10-year quest for Miami mega-yacht marina heads to Florida Cabinet
By Jacquelyn Weiner
If Gov. Rick Scott's cabinet OKs a state waiver allowing for commercial development on City of Miami-owned Watson Island, Flagstone Development Group's long-planned project is just a "rubber stamp" away from breaking ground, the developer's attorney says.
Yet that's not how Miami Mayor Tomás Regalado framed the situation during the project's last public vetting in September 2010, assuring commissioners they could still block the project with a vote after state approval.
"This is not a final decision," Mr. Regalado said at the Sept. 23 city commission meeting. "And we get to keep the check" for the $200,000 in back rent paid that day.
Voters approved Flagstone's Island Gardens, the luxury hotel, retail and mega-yacht marina complex planned for the city-owned Watson Island site, in 2001.
Miami commissioners gave Flagstone a 75-year lease the same year and a major use special permit for the project in 2004.
Since then — years after fishermen were cleared off the waterfront land — the city has granted the developer several extensions. Flagstone has faced lawsuits and seen lenders and would-be hotel operators come and go.
Agreeing to new terms and a construction timeline in September, commissioners said this was Flagstone's last chance.
Yet before the project can break ground, it requires a waiver from the state cabinet.
Because Flagstone's Island Gardens project sits on an island given to Miami by the state in 1949 for public use, any commercial development requires state approval.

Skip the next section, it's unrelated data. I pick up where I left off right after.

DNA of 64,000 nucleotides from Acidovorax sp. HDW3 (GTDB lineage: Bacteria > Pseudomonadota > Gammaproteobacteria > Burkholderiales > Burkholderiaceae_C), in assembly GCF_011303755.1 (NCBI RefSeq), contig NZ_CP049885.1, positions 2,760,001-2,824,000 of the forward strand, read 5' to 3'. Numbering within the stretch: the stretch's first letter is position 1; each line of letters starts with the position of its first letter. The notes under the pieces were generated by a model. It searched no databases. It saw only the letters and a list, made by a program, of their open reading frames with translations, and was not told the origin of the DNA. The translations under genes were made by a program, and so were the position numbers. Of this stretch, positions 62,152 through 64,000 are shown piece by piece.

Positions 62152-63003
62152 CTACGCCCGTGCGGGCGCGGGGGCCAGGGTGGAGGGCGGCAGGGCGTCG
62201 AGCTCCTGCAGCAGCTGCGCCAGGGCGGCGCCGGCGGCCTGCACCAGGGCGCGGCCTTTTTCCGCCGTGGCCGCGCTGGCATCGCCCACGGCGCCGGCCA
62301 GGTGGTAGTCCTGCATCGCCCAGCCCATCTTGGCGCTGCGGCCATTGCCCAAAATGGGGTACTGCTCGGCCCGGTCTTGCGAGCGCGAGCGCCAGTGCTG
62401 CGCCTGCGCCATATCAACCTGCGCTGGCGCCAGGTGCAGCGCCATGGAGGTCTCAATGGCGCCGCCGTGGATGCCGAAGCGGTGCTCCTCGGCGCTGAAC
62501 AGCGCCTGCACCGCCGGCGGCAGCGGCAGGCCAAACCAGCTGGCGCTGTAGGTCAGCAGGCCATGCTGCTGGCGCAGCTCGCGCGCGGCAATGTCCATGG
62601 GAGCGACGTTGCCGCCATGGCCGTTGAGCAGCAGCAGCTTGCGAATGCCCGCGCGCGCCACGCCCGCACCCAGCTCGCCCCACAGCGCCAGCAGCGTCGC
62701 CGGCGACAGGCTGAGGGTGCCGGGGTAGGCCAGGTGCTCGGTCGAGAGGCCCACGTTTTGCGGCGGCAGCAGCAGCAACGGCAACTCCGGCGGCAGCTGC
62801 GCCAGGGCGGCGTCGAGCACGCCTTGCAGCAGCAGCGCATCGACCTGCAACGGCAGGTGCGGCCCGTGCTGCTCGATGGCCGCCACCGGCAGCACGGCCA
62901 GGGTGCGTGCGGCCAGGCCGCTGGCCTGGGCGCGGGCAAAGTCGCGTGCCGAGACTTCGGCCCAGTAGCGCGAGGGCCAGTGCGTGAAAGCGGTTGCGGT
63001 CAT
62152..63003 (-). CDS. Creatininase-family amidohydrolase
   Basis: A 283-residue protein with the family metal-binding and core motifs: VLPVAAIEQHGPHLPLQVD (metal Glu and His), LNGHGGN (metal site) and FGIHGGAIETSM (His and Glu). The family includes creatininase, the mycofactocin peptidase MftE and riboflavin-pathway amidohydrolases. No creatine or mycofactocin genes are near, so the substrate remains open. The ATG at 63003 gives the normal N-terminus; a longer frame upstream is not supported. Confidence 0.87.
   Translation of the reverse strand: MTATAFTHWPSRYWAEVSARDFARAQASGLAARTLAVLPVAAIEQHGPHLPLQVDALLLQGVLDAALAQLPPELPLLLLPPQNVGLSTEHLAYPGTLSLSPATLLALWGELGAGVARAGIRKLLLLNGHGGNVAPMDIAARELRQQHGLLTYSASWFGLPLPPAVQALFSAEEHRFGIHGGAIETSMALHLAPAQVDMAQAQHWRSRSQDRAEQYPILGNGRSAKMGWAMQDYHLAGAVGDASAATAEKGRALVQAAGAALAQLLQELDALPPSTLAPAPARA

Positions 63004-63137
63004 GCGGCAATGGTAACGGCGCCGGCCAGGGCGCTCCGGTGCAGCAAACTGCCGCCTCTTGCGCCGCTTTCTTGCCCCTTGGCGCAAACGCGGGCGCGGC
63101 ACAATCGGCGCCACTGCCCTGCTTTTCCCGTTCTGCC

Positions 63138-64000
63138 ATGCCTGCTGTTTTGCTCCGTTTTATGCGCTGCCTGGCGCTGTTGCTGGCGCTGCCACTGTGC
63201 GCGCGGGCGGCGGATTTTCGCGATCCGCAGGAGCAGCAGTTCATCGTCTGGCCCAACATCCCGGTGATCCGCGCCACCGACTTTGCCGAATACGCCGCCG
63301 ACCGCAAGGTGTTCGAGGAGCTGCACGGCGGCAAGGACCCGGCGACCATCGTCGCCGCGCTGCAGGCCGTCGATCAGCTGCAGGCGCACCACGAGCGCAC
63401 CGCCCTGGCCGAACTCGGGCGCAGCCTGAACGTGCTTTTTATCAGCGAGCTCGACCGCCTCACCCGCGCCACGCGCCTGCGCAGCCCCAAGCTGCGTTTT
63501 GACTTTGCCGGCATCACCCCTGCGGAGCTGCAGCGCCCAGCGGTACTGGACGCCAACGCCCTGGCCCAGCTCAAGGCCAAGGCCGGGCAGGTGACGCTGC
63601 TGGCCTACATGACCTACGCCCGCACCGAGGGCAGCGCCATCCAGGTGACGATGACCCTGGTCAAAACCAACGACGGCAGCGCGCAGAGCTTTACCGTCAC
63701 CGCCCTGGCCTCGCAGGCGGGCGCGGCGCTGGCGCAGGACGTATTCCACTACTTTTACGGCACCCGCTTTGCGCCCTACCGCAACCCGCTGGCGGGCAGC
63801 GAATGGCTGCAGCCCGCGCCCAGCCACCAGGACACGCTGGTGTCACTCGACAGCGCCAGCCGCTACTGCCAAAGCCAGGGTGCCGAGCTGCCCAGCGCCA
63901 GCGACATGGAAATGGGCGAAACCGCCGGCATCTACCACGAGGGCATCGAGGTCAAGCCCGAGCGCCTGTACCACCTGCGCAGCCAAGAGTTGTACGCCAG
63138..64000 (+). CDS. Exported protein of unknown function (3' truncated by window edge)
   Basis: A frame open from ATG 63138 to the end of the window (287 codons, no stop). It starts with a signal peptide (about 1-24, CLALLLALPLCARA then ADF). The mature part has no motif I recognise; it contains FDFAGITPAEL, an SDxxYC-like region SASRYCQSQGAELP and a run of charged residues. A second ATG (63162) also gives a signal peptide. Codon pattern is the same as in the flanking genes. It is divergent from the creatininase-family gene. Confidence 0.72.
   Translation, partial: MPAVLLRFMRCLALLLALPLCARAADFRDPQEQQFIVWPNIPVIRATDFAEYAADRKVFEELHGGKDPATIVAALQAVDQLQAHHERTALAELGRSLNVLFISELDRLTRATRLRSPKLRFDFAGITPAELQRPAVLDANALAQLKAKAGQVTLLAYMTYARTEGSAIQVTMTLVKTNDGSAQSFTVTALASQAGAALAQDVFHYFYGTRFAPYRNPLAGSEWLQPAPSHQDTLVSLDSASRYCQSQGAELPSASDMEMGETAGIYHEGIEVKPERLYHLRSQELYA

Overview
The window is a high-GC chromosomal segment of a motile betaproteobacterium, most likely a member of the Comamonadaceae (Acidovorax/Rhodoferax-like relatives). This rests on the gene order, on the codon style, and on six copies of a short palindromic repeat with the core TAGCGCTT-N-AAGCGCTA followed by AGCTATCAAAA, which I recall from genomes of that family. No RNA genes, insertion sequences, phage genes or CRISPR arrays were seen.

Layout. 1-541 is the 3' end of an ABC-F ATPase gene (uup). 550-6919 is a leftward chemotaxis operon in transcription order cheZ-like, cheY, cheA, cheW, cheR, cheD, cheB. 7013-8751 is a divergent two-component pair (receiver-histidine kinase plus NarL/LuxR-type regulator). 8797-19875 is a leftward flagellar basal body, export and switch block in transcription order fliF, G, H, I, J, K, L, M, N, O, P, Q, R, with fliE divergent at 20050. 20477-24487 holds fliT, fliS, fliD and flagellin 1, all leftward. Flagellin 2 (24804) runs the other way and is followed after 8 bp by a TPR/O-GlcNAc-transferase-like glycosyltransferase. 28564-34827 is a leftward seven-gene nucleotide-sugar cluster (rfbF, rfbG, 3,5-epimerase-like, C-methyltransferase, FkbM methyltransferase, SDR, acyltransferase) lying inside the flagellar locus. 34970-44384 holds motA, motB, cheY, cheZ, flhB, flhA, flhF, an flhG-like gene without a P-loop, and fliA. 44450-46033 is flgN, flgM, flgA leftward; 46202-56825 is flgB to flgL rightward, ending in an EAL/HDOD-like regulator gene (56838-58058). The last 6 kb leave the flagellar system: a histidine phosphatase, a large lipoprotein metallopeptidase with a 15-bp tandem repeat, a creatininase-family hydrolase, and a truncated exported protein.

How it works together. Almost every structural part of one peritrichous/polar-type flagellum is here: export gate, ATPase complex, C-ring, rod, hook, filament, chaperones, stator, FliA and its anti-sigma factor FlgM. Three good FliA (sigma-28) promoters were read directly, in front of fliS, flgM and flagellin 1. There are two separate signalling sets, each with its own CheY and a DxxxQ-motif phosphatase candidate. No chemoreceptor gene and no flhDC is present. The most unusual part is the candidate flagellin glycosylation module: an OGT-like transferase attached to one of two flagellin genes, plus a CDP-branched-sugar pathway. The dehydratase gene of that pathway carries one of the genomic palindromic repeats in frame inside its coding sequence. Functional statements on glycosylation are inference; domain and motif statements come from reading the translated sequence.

A previous waiver was approved in 2004, but a new OK is needed because the development agreement has changed significantly since then.
Disagreements between the city and state over payments initially jeopardized the waiver.
The state wanted Miami to start paying it a portion of rent revenues on the property immediately, yet under the previous waiver granted, payment was to begin after construction was underway.
To remedy the situation by the cabinet's April 5 meeting, Flagstone agreed to pay the state what it is to collect from the city — 15% of rent — until construction begins.
Still, the issue was withdrawn at the cabinet's April meeting.
In June, Madeline Valdes, Miami's director of public facilities, wrote in an e-mail that "Flagstone is currently negotiating with the State the terms of the State Waiver. As soon as an agreement is reached, it will be heard before the state Cabinet."
Now, the waiver is expected to be voted on at the cabinet's August meeting, said Flagstone representative Kevin Cowan, chairman of the real estate department at law firm Shutts & Bowen.
Flagstone has "gotten very positive, supportive input from the governor's office," he said.
He said he's also confident that if the waiver is granted, the project will move forward.
"If the state essentially approves the proposal that the city has made, then it's simply an administrative approval," he said of the city commission vote required after the waiver. "There's no need to revisit the transaction or any of the terms."
Mr. Cowan added that Flagstone hopes to break ground on Island Gardens in the first half of 2012 and doesn't foresee financing difficulties.
"In light of the purchase of the Miami Herald site, the Miami Art Museum and several other developments in the downtown corridor…," he said, "Flagstone is even more enthusiastic about pursuing this development."
In the interim, however, the city is still looking to put its Watson Island space to good use.
At their most recent meeting, commissioners approved a revocable license agreement allowing contractor Bouygues Civil Works Florida to use a 4.5-acre parcel of city-owned property on Watson Island — the same spot slated for the Island Gardens project.
Bouygues is a subcontractor for the Florida Department of Transportation on the Port of Miami tunnel project.
The company is to use the Watson Island site for construction staging, storing materials and parking vehicles in connection with the Port of Miami tunnel, according to legislation.
With the city in a cash-strapped quandary, the agreement is to provide an infusion of $10,000 a month, increasing by 5% each year.
However, the agreement will be revoked when the state OKs Flagstone's Island Gardens project.
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